I’ve been blogging about Isaiah-gate since last October, and I’ve got to admit it: last night’s announcement that Isaiah Washington won’t be returning to Grey’s Anatomy next season has me feeling, well, not much of anything. Mostly, I’m exhausted from reading, thinking, and talking about the whole behind-the-scenes mess. Sure, on some level, this kerfuffle and its fallout raise important and interesting questions: What kind of language and behavior in the workplace crosses the line from unacceptable to fire-able? (I’ve tried to imagine how uncomfortable I’d feel working along someone who dropped an enraged ‘f*****’ bomb in my direction during a physical altercation with a third party.) For us consumers of pop culture, at what point does a celebrity’s off-camera behavior get in the way of our ability to enjoy and appreciate his or her work? (Being completely honest, I’ve not only remained a faithful Grey’s viewer for the past season, but one who’s been fully invested in Washington’s Burke-Cristina storyline.) Where does Washington’s alleged bad act fall on the scale of Mel Gibson’s sexist, anti-Semitic rant and Paris Hilton’s DUI arrest — and in that context, does his subsequent punishment seem fitting?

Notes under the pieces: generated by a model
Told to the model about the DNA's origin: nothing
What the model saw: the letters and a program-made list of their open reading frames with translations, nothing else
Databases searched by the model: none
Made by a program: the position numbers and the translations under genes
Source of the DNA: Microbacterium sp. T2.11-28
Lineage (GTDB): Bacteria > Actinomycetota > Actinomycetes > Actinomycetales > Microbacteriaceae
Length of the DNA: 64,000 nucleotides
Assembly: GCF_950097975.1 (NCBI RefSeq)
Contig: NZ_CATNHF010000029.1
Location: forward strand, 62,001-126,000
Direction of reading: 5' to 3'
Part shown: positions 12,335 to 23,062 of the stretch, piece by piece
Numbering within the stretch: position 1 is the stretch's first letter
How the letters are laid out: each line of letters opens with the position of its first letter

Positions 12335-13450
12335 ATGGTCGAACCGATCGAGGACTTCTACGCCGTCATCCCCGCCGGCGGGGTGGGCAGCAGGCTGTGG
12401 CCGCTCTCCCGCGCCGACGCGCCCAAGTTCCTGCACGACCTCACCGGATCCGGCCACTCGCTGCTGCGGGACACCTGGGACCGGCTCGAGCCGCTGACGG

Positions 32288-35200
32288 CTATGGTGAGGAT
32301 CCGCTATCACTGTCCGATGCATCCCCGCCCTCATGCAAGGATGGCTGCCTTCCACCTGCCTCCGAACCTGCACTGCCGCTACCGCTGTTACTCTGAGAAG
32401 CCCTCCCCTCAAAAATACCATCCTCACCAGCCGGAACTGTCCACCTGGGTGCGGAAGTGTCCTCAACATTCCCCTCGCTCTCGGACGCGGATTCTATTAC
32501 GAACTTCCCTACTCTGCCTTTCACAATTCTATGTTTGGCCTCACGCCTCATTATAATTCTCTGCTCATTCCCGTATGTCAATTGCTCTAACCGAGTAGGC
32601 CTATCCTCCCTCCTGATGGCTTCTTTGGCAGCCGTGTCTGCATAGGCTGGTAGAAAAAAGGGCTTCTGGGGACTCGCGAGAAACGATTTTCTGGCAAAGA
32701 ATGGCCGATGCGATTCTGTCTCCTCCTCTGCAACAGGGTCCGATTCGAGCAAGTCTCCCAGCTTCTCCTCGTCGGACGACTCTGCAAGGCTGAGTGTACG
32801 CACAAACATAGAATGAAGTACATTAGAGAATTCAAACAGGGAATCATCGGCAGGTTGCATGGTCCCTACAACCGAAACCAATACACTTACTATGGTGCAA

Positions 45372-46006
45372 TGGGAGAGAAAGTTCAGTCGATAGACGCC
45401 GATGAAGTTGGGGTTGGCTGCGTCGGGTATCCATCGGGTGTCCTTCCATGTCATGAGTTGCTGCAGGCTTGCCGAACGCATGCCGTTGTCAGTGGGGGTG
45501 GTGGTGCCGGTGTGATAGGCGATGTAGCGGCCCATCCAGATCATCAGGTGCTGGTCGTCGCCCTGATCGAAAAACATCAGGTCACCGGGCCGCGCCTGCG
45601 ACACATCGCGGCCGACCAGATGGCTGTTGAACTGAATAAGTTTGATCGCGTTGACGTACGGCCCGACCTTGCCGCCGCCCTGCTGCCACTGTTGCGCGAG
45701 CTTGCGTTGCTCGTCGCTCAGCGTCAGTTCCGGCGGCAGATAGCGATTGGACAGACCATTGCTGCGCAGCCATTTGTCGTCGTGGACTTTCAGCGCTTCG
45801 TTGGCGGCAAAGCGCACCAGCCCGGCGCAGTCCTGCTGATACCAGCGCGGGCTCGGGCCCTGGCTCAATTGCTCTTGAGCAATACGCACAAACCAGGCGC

Washington certainly hasn’t helped his own case, given the sluggishness of his public apology, his second use of ‘f*****’ at the Golden Globe awards, his lackluster PSA, and especially the statement his publicist issued last night (a quote from the 1976 film Network): “I’m mad as hell, and I’m not going to take it anymore.” Seriously? I mean, why didn’t someone on Washington’s team dissuade him from releasing such a loopy parting shot? And does he really think that now is the time to choose defiance over contrition? Anyhow, I’ve blogged my last about this brouhaha, so I pass the podium to you, PopWatchers, to have the final word.